Re: (dsssl) Re: The Future of DSSSL

Subject: Re: (dsssl) Re: The Future of DSSSL
From: Trent Shipley <tcshipley@xxxxxxxxxxxxx>
Date: Tue, 1 Jan 2002 19:30:53 -0700
I am very interested in making some contribution to the project since it 
involves areas I'm very interested in and I desperately need any experience 
to put on my resume.

I regard myself as a very junior programmer however, so someone would need to 
provide direction, supervision, and mentoring.  

I would be willing to take on at least part of the task described by B.I. 
(below) since I don't mind doing documentation as long as the coders are 
cooperative and actually enjoy the analysis part of programming.

I have read the DSSSL spec. once and am printing out HyTime 1997, 2nd ed. as 
I write this.  Presumably there is little point to starting the source code 
until the underlying problem is understood.

>    As I noted, one of the greatest aids to future development
> involving Jade would be a good analysis of the current codebase.
> Would something like this be appropriate as a project for one of your
> students?  They could start with the current "Jade Internals"
> document, expanding on it through a combination of manual analysis and
> automated tools.  The results of these efforts could include both
> Docbook marked-up material describing the various classes and modules,
> as well as some custom markup (largely the result of some automated
> tool?) which describes the class relationships.  This latter product
> could be formatted to produce a hypertext reference in HTML, as well
> as, possibly, visual diagrams, say, in SVG?  Ah, dreams. :)

There seems to be a consensus between BI and JF de la M on the need improve 
the modularity and information hiding in the existing SP and OJ codebase.


At this point it looks like BI and JF de la M will be project organizers.  
Please consider the following requests.

A standard network representation of an SGML resource is a Grove.  This 
implies a modular application below the level of OJ that parses and presents 
the Grovered data.  (Is FOT the serial form of this representation?)

It is unfortunate that Node Regular Expresions (grove queries), SGML 
Transforms and Formatting all wound up in the same DSSSL specification.


Thus far the request is for five separate utilities.

1) An SGML parser

2) An SGML-to-Grove translator with at least two backends
2.1) A C based data-object (structure)
2.2) FOT serialized output

3) Grove queries (node regular expressions.  This should be extended to 
include some sort of PERLescent stream-based regular expressions despite the 
fact that the leaf nodes of a grove and characters for normal regexes are the 

4) Grove Transforms 

5) Formatting

Furthermore, the new and improved OJ's modular structure implies that it's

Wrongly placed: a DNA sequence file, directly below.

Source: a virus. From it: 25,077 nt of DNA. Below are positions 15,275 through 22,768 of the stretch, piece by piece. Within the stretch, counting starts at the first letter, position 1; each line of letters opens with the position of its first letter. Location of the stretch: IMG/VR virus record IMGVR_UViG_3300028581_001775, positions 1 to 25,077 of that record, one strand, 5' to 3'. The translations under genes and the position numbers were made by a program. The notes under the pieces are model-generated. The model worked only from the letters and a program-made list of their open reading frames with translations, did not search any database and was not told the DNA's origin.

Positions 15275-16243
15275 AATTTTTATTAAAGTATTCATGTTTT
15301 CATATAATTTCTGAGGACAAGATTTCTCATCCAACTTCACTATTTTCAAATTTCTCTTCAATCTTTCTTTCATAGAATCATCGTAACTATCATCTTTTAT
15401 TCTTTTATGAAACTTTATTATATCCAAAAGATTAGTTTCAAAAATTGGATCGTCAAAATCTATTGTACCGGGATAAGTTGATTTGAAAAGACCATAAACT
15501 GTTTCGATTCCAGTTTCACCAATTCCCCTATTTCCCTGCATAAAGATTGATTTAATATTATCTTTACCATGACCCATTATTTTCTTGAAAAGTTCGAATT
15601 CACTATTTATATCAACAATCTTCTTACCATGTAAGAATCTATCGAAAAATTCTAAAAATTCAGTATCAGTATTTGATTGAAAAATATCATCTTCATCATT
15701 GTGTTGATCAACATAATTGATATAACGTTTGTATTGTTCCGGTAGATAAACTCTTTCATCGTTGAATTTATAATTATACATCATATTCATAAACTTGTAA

formatting engine does not in fact provide TeX, PDF, or any other direct 
output.  Instead the client application calls the root formatting object and 
depending on whether it called the C++ code or the extern C wrapper for the 
C++ code the client app gets back a Formatted Object Descriptor.  The client 
application then does whatever it does with the Formatted Object Descriptor.

(I have a *very* slight preference that the first formatting client be for 
TeX instead of PS or PDF.)

Realistically a formatting client will be needed to even debug the DSSSL 
formatting module.  So:

6) Formatting client(s)

I would like to see Grove queries, Grove transforms, and Grove based 
formatting provided as separate C++ coded utilitities.  Ideally there will 
also be an interface for plain C through C++'s 'extern' keyword.



It is unfortunate that DSSSL is an implementation instead of just a 
functional specification.  In particular, the requirement to use the 
unpopular LISP.Scheme language family was a marketing disaster.

There is no reason that DSSSL's functionality couldn't have been implemented 
in ANSI BASIC.   For any number of good business reasons why at least one 
flavor of DSSSL should have been implemented in BASIC.

There is no *necessary* relation between the DSSSL idea and Scheme.

The relation specified in the ISO spec should be broken.

Please make available a C++ (and if possible a C wrapper for the C++) API to 
the DSSSL function.  This will allow implementations of DSSSL function in 
language families that are more popular and accessible than LISP.

Please make the first programmer-friendly interface to the C++ DSSSL API an 
ISO compliant implementation in Scheme.

I agree with JF de la M that from a market perspective the Formatting parts 
of the project are more important.

However, there is a non commutable property for queries, transforms, and 
formatting from the perspective of software engineering.

It is "easy" to go from queries to transforms to formatting by building each 
stage on the basis of code from the prior project stage.

Though it is possible to use the formatting language to produce general 
transforms it would be silly to do so.

It is not silly to use transforms to produce Formatted Objects (though it 
might be too costly to do so in terms of performance).  It will probably be 
almost convenient to write formatting clients using the Transform C++ API.

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